Antonio Conte pointed to Chelsea’s scoring struggles as the biggest reason why they face an uphill struggle to finish in the Premier League’s top four this season after an unconvincing 1-0 win over relegation threatened Swansea City.
Cesc Fabregas scored his 50th Premier League goal to give the Blues a deserved lead in the fourth minute at the Liberty Stadium, but they failed to build on their bright start and were forced to absorb heavy pressure in the final minutes as Swansea pushed forward in desperate search of an equaliser.
The win moves Chelsea to within two points of fourth-placed Tottenham, who play Watford on Monday, but nine Premier League defeats this season have left Conte’s men needing results elsewhere to go their way in the final weeks to avoid another campaign without Champions League football.
Nor is goal difference Chelsea’s friend; they have netted 60 times in their 35 Premier League matches, the lowest tally of any of the top six, while Eden Hazard is the top scorer in the squad with just 12 league goals.
Conte was frustrated by Chelsea’s failure to secure all three points earlier with a second goal against Swansea, and admitted that a lack of ruthlessness has been the undoing of the dethroned Premier League champions.
“Our top scorer has scored only 12 goals,” Conte said in his postmatch news conference. “When your top scorer only gets 12 goals then it is hard to fight for something important, to fight for trophies.”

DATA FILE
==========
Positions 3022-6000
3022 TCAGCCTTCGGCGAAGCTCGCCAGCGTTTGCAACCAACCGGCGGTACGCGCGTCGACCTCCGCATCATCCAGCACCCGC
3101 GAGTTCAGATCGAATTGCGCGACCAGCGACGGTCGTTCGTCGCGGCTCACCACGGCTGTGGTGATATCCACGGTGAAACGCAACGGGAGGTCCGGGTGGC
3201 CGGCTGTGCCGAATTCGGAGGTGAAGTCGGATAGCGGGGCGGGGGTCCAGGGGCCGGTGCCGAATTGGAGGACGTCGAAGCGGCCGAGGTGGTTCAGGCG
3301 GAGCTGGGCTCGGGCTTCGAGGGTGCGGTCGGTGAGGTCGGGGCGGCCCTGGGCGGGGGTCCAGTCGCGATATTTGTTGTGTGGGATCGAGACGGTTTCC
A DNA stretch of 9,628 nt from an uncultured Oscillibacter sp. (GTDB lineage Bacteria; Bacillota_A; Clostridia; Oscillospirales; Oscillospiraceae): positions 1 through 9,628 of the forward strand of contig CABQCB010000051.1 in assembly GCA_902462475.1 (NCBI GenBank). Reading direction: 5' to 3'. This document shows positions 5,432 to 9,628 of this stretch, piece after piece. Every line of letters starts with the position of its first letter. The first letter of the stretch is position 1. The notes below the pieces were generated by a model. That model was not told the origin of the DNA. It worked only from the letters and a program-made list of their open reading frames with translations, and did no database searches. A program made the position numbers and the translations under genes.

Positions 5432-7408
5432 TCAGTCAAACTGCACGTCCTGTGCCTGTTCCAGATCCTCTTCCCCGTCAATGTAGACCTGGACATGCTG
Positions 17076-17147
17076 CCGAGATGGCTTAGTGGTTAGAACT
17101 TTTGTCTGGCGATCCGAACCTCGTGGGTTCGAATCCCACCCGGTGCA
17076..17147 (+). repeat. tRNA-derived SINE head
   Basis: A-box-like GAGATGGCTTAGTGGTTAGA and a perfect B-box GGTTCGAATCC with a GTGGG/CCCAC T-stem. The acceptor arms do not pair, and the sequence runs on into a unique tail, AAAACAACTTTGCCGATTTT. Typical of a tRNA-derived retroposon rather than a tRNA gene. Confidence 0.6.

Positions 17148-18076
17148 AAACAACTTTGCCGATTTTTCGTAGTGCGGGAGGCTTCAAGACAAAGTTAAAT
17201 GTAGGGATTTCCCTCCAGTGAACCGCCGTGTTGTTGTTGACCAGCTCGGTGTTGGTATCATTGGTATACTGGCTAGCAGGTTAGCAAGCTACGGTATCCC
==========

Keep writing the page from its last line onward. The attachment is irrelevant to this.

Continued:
Speaking to BT Sport, he added: “We could be more clinical to kill the game, instead we keep the score at 1-0 and anything can happen until the end.
“It wasn’t easy. In the least five games at home [Swansea] won four and drew one. In England you must be prepared to fight in every game.
“The only way to put pressure on Tottenham was to get three points. We know they play on Monday against Watford, and we have to hope something positive happens for us.”
Three of Tottenham’s final four Premier League matches are at home, and Fabregas admitted that Chelsea can only hope to capitalise should their London rivals suffer an unlikely late collapse in form.
“We have an opportunity, but every game now becomes a final,” he insisted. “In every game we have to show our pride, show that we really want to make it happen, and then put pressure on them.
“The bad thing is that it’s not up to us, but we have to be right behind, putting pressure because in football anything can happen. We have to make sure that if it happens, we are there to take it.”